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Public Statements

GAO Report Finds Wildfire, Infestation, Disease Outbreak Have Led to Increased Need for Reforestation in National Forests

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Date:
Location: Washington, DC

Walden's forestry subcommittee holds oversight hearing on GAO findings

WASHINGTON, DC - The House Forests and Forest Health Subcommittee, chaired by U.S. Congressman Greg Walden (R-OR), today held an oversight hearing to review the findings of a report released by the Government Accountability Office (GAO), Better Data are Needed to Identify and Prioritize Reforestation and Timber Stand Improvement Needs (GAO-05-374). The report found that the rise in acres of national forestland needing reforestation can be attributed to increased wildfire, insect infestation and disease outbreak, and that failure to accomplish reforestation work may result in increased costs, persistent brushfields, and even compromise the ability to meet forest management objectives such as the restoration of habitat for wildlife species.

"The restoration and recovery our federal forestlands are crucial to the long-term viability of our forests. Allowing stands to sit bare after a catastrophic event is wholly irresponsible. Species rely on healthy forests for habitat; erosion and run-off can contaminate watersheds; tourism and recreation drastically slow when forests are not vibrant and healthy; and any potential value to be had from the removal of dead and diseased trees to make way for reforestation quickly fades. We need to make sure that our federal land managers have the tools necessary to be the best stewards of our land, not the slowest," said Walden.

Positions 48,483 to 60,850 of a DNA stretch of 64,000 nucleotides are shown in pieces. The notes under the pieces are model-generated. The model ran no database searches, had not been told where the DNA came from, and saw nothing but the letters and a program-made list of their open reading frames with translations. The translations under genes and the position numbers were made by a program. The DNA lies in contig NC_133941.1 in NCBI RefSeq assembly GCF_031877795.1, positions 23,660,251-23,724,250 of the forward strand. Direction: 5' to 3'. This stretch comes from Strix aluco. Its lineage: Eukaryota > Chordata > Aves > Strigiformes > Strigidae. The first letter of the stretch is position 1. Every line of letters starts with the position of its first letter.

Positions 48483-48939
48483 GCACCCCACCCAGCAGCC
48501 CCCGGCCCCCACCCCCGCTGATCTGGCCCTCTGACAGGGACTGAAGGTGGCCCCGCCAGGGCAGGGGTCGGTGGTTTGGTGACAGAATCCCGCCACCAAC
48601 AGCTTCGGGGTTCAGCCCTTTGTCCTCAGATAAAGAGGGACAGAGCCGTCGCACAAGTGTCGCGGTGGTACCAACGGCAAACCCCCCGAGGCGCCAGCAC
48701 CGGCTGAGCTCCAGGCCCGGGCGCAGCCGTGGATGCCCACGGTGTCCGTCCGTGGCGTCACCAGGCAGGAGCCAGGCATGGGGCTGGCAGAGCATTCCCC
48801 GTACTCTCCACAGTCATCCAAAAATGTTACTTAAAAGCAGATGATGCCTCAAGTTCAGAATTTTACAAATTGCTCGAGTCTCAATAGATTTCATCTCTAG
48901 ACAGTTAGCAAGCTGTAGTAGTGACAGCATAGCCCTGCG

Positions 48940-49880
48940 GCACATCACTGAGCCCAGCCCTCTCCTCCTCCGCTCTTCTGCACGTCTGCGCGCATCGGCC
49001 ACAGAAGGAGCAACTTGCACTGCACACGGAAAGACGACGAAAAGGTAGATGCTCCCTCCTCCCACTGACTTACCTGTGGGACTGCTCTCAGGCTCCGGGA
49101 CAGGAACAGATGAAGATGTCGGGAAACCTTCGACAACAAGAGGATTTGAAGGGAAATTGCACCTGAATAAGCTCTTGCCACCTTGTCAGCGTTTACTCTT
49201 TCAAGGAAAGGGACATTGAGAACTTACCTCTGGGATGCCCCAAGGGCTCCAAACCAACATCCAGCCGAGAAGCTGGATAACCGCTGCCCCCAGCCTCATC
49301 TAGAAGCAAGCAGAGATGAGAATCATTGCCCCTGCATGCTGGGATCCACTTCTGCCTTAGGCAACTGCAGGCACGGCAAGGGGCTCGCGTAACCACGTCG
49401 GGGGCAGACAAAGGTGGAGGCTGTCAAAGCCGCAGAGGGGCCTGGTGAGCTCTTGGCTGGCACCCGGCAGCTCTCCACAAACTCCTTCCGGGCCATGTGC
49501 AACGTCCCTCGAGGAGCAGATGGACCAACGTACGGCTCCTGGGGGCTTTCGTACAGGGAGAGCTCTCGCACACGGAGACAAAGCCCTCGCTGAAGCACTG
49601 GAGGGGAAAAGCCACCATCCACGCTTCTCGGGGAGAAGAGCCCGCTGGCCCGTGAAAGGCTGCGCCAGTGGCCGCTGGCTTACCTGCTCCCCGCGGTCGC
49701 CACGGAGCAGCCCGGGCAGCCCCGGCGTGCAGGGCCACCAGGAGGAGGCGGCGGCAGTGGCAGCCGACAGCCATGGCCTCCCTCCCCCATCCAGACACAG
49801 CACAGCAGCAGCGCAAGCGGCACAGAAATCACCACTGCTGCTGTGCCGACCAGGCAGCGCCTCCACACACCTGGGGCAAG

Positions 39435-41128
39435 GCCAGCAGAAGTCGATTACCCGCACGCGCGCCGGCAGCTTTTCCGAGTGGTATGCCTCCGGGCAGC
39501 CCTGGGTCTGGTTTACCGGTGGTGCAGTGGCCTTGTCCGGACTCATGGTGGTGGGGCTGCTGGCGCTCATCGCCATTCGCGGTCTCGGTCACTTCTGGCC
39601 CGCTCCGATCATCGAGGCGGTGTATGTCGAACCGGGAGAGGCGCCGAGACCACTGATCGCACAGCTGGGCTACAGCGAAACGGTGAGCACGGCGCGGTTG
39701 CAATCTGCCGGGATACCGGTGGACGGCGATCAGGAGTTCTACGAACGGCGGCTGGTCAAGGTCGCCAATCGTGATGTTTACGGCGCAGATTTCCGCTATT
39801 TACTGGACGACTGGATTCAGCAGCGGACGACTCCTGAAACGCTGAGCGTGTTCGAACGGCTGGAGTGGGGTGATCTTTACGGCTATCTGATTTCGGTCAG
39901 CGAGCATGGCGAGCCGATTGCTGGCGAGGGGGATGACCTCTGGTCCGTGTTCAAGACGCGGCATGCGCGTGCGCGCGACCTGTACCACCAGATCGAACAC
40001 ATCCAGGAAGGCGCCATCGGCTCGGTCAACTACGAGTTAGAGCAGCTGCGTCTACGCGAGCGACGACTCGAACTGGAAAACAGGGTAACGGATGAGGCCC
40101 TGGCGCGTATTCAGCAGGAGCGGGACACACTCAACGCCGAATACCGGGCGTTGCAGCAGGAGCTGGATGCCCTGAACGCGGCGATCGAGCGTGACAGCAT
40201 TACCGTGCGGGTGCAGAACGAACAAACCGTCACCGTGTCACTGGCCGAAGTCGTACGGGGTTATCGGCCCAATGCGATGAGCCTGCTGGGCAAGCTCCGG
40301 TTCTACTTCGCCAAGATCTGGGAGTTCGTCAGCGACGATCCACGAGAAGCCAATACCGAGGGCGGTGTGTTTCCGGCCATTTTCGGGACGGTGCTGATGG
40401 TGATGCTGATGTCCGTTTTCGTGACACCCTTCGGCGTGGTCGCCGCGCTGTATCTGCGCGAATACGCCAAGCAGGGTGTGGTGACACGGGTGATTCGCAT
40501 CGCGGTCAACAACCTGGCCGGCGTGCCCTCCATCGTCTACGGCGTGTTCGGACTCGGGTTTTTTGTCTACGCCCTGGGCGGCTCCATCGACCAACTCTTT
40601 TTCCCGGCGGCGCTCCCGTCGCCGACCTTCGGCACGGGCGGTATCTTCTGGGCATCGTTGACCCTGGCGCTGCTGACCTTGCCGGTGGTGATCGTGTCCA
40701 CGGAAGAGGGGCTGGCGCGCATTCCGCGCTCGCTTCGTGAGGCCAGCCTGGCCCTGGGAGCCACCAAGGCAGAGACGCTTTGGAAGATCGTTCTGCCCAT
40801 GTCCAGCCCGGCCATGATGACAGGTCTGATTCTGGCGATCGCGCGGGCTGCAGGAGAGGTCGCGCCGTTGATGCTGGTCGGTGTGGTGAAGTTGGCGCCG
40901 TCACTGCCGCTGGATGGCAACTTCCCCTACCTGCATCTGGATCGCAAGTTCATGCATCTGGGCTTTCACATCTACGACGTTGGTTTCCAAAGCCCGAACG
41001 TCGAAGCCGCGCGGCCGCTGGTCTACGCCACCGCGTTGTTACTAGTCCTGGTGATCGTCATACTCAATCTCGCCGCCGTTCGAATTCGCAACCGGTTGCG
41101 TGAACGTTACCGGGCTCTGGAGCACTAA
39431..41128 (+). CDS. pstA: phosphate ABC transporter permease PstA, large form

"This report also demonstrates the need to proactively manage our forestlands to prevent these catastrophic events from occurring in the first place. In a report given to the Committee in February, the GAO found that the Healthy Forests Restoration Act (HFRA) has been successful in accomplishing this goal, allowing federal forest managers to remove substantial fuel loads leading to better protection of species, watersheds and neighboring communities," he added.

"When you look at these reports together, it is clear that the management of our forests must be a multi-pronged approach. We need to move forward with policies that allow our federal forest mangers to engage in efforts reducing the threat of catastrophic events as well as recovering and restoring ravaged forests in a timely manner. Both of these are vital to the long-term health of our forests and their ecosystems. I appreciate the work of the GAO in producing this report on a topic vital to forestlands throughout the nation," said Walden.

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"I will maintain a continued dialogue with Agriculture Secretary Johanns, Interior Secretary Norton and my colleagues in the Congress as this committee takes further strides toward ensuring the health of our treasured national forests, not only for this generation, but for those to come," said Walden.


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